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 | By Mary D. Dillard

A Quiet and Humble Suffering

“I love going to church,” shares JoAnn Lorino Guarino, an 82-year-old, widowed mother of three. “I never missed Mass when I was younger,” she insists. However her attained age has brought with it a multitude of physical ailments and the subsequent absence of Guarino in the pew. Her Parkinson’s makes walking difficult. In her own home she is relegated to the living room, her bedroom, and the bathroom. Making matters worse is her significant loss of hearing which gives rise to the frustration of silence and a feeling of isolation.

Being faced with the reality of ever mounting limitations is, in and of itself, a heavy burden. However, in Guarino’s heart, the fire of love for God burns bright. Without fail, Guarino has her television tuned to the Eternal Word Television Network for daily Mass and the Rosary. “I know it’s not in the church,” she remarks, “but I get so much out of that.” For her, the ability to feel connected to her faith is comforting.

Unfortunately, her comfort is tempered by the guilt she feels for not attending Mass in person. Add in the awareness of lessening ability and the notion of being a burden and Guarino’s suffering has the potential to become debilitating.

“I try not to be depressed,” she explains, “because that does nothing but hurt my three daughters. … But it is depressive.” When she isn’t watching Mass, praying the Rosary, or reading one of her many prayer books, she tries to stay positive by talking to family on the phone or sitting on her living room sofa and crocheting. “I am not going to be that mother that expects my children to come visit me all the time,” exclaims Guarino.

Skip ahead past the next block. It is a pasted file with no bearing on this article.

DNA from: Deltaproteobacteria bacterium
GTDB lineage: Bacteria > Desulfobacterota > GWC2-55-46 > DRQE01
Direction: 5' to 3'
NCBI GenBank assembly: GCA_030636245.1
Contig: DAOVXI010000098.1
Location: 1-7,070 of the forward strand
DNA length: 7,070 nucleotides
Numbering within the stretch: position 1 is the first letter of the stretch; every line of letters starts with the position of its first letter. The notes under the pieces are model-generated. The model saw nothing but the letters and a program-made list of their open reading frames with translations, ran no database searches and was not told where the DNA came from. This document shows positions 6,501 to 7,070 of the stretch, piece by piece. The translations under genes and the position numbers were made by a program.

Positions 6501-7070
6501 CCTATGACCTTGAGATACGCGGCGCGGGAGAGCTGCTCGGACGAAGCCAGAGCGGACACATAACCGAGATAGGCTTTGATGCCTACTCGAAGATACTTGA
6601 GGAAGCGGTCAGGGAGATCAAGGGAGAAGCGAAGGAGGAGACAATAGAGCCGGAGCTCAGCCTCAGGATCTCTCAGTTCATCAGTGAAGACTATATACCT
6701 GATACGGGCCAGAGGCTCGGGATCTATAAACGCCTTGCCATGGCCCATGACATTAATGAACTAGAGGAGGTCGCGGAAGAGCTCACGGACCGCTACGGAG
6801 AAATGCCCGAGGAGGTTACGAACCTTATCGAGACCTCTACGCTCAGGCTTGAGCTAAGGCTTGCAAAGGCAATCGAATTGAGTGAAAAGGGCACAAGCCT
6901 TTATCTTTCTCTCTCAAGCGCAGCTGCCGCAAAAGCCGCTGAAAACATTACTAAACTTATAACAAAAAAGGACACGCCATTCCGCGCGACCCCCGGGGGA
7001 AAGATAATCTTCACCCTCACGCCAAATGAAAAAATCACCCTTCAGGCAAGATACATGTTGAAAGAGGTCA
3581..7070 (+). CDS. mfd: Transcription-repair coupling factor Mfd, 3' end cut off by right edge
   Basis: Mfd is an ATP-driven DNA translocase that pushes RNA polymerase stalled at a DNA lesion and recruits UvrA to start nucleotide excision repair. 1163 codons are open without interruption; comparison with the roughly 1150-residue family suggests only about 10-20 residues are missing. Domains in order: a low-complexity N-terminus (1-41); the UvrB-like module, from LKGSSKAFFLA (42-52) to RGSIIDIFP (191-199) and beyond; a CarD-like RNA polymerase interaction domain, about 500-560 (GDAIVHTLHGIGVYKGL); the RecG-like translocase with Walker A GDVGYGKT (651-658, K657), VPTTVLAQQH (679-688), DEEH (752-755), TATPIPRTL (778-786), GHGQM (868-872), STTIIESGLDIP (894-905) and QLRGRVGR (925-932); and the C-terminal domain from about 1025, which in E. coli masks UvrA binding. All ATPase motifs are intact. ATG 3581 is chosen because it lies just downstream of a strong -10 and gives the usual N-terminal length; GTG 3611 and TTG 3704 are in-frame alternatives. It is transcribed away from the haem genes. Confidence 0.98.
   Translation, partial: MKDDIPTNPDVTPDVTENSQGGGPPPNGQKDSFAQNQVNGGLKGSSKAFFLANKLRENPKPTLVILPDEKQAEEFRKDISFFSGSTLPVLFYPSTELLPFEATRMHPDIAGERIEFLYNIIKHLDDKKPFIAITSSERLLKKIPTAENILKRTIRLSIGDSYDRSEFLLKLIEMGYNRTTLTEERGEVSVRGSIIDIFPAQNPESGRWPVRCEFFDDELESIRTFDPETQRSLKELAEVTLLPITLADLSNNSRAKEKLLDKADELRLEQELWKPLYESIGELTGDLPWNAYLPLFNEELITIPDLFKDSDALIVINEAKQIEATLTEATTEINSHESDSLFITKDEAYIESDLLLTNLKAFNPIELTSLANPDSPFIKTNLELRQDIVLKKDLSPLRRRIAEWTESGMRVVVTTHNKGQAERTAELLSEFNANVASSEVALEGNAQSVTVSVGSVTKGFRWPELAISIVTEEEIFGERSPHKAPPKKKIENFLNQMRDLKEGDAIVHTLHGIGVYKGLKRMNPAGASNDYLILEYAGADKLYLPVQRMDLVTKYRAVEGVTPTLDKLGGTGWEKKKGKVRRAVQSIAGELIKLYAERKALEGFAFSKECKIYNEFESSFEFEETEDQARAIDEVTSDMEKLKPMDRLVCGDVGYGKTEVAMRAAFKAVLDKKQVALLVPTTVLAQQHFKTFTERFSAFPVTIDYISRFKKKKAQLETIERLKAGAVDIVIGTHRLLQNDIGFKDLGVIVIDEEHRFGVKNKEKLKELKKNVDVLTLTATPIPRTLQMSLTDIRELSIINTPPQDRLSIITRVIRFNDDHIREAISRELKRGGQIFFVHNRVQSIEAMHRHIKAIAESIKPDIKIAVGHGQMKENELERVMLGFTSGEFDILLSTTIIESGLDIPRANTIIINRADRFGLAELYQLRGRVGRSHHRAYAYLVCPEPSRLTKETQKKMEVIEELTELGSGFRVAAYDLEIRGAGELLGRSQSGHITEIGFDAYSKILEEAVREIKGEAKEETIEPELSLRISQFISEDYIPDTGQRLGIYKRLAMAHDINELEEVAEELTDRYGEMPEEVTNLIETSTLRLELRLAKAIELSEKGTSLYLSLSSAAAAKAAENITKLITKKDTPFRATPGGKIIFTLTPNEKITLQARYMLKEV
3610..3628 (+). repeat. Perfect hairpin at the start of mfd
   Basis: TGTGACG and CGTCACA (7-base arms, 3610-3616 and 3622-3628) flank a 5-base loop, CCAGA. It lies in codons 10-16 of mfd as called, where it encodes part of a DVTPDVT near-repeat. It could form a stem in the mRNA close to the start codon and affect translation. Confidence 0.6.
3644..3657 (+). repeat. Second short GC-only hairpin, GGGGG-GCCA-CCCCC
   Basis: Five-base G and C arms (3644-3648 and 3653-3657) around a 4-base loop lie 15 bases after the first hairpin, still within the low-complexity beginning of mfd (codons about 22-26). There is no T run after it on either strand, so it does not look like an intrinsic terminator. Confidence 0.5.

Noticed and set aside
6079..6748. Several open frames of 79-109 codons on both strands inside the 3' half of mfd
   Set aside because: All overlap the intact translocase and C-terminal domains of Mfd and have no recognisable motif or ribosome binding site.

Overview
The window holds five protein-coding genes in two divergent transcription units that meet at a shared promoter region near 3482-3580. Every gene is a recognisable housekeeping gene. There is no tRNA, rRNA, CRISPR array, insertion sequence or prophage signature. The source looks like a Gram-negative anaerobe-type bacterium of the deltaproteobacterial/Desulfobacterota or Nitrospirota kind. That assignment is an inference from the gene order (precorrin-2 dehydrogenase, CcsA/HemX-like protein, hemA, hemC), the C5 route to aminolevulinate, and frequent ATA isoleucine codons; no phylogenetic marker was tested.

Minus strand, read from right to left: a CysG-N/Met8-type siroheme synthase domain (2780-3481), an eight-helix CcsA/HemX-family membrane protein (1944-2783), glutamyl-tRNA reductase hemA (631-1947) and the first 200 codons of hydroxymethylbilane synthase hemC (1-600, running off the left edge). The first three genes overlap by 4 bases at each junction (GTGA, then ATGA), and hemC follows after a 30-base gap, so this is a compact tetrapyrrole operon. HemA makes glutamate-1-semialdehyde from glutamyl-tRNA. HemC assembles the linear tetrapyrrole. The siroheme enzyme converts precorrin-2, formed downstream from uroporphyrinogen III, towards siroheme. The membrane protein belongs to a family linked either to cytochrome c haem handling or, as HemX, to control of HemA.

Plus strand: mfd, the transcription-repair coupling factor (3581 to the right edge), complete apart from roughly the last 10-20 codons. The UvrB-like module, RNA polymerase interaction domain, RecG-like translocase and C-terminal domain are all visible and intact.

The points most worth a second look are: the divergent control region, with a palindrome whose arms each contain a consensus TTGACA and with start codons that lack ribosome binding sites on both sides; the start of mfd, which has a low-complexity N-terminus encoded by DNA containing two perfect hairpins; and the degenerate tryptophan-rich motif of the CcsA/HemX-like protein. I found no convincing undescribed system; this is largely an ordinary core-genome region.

Indeed, the temptation to fall into a deep depression is ever-present, but she attests that her faith gives her strength. “I pray for strength; otherwise, I wouldn’t be able to do it. He is here with me. He’s holding both of my hands.” Her faith is further fortified when Priscilla Davis, long-time pastoral associate of the Cathedral of St. Paul, visits and brings the Blessed Sacrament. “I look forward to her coming every Monday,” proclaims Guarino. “I just love every minute of it. I feel so blessed that she can bring me Communion because that is what I miss by looking at the TV.”

Being so grounded in belief in the Lord and His saving power is powerful. Her unwavering faith in the midst of suffering serves as a steadfast witness to Guarino’s family. “As a daughter, my mother is inspiring because she has so much faith in the face of all her suffering,” says Christina Wright, Guarino’s daughter. “If I pop in and she didn’t know I was coming, she’ll say that the Lord knew to send me. She’ll say, ‘Look how the Lord sent you over here today. I needed that today.’”

Age, sickness, weakness, or vulnerability can all be vehicles for separation from or closeness to the One Who made us. For Guarino the choice is simple. “I ask Jesus to hold my hand and show me the way to live, and He shows me what He wants me to do.” May we all have the courage to do the same.